However, actually solving climate change is an infrastructure problem; someone needs to physically enter buildings and do a thorough job or making them run better, so that is what we are doing. This puts us in relatively uncharted waters when it comes to growing our type of company as quickly as we need to and our mission is our only guide. There are three key areas that are critical to scaling, each of which has been strengthened and focused in surprising beneficial ways by our strong and unwavering commitment to mitigating climate change.
Being a good energy efficiency engineer is hard and not terribly glamourous. It requires doing complicated engineering calculations, conducting potentially dangerous field work and interacting with C-suite executives all in the same day. People with these skills are really hard to find, but we have been extremely fortunate in recruiting and have securing our top picks in every hiring round.
Moreover, in the three years since our founding not a single teammate has left the company. There are many reasons for this, but a few are directly related to the strength of our mission. First and foremost, making the mission front and center during the recruitment process attracts people who are passionate about what they (and we) do. Second, once people are one board, our mission unites us as a team against a larger challenge.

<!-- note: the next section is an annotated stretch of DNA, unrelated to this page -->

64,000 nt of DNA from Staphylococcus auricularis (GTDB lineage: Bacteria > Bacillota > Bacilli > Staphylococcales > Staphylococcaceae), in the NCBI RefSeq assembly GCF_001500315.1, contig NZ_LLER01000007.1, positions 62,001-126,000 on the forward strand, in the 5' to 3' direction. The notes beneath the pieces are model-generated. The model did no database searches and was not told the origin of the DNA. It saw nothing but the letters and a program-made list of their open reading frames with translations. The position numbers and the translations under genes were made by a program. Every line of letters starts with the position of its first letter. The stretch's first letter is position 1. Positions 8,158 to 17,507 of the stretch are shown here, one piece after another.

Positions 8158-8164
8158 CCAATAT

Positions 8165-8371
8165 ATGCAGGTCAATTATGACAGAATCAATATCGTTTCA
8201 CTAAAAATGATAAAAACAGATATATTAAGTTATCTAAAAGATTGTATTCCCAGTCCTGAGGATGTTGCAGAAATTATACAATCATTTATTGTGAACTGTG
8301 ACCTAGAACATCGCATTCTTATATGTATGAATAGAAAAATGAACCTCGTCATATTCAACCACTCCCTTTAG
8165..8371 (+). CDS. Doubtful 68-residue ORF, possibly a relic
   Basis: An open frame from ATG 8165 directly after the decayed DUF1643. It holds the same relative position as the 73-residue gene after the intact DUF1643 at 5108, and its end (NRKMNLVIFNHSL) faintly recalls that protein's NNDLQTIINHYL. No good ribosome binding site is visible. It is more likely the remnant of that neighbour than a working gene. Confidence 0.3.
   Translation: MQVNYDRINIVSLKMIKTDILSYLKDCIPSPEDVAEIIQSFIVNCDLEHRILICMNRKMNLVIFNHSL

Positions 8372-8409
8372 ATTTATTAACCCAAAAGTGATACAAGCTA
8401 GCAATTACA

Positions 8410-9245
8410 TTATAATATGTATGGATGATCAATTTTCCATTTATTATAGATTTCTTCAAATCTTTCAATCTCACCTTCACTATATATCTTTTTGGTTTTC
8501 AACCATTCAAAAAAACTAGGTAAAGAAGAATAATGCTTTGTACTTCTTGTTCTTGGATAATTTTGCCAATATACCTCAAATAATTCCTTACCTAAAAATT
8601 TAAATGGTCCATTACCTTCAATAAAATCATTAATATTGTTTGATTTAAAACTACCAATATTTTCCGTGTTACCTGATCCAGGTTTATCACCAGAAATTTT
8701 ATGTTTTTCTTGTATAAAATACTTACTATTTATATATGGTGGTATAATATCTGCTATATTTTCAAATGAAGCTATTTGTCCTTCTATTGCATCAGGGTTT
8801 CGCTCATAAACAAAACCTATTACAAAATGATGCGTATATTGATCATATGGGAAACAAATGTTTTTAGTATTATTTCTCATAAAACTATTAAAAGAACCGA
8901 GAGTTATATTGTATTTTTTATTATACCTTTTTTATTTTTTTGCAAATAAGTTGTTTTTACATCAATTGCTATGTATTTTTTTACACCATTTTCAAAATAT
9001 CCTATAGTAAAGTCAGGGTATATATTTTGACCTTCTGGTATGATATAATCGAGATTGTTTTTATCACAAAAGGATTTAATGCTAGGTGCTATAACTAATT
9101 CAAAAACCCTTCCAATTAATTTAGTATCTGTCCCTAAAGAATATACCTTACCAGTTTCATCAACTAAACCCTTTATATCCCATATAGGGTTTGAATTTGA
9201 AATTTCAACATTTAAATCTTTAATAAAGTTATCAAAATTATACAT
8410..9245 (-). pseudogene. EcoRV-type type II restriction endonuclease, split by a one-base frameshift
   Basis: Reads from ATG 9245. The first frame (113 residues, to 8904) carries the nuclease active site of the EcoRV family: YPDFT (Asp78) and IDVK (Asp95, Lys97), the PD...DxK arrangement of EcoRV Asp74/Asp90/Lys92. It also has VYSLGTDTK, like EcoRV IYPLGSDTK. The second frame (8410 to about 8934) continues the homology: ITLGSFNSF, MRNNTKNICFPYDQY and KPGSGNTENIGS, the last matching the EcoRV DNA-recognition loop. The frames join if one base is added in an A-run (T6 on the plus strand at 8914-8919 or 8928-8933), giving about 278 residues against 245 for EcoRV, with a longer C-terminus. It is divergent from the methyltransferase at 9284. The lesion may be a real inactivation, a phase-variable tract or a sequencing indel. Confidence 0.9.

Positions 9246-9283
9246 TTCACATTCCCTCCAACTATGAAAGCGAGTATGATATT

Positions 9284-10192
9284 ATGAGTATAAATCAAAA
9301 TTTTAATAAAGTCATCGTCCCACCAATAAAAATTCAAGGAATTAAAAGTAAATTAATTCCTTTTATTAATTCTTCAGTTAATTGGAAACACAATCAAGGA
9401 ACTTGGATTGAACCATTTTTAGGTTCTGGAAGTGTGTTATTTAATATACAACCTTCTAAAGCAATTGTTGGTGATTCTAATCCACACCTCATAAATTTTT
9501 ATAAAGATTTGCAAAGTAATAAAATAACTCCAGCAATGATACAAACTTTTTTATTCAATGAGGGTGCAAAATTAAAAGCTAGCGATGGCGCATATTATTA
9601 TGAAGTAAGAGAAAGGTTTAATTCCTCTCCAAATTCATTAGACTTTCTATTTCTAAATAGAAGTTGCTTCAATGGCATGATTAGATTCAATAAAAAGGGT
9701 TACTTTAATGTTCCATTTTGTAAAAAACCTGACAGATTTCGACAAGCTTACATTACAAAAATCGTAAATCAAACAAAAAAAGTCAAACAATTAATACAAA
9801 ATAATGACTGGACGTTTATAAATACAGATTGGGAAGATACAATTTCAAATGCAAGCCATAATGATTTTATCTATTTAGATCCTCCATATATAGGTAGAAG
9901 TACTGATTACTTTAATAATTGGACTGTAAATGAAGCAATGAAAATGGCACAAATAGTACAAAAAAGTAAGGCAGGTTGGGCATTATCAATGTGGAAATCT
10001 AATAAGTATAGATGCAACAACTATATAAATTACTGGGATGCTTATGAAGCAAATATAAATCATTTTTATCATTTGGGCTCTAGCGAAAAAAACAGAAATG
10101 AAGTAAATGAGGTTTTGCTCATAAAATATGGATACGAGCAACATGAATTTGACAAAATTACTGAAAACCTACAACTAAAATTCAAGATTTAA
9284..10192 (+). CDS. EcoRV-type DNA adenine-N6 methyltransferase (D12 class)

This keeps us from getting bogged down in details of small ego-related issues. I have personally watched hundreds of disagreements get resolved by refocusing the discussion on how best to serve the mission.
As a company, making physical changes in the world, Carbon Lighthouse’s ultimate success depends on changing an enormous number of valves, pumps, fans, and other equally exciting assets in buildings. Since valves cannot be changed by an app, our mission necessarily requires us to grow our team and make it possible for each person to be more productive each month than they were the one before.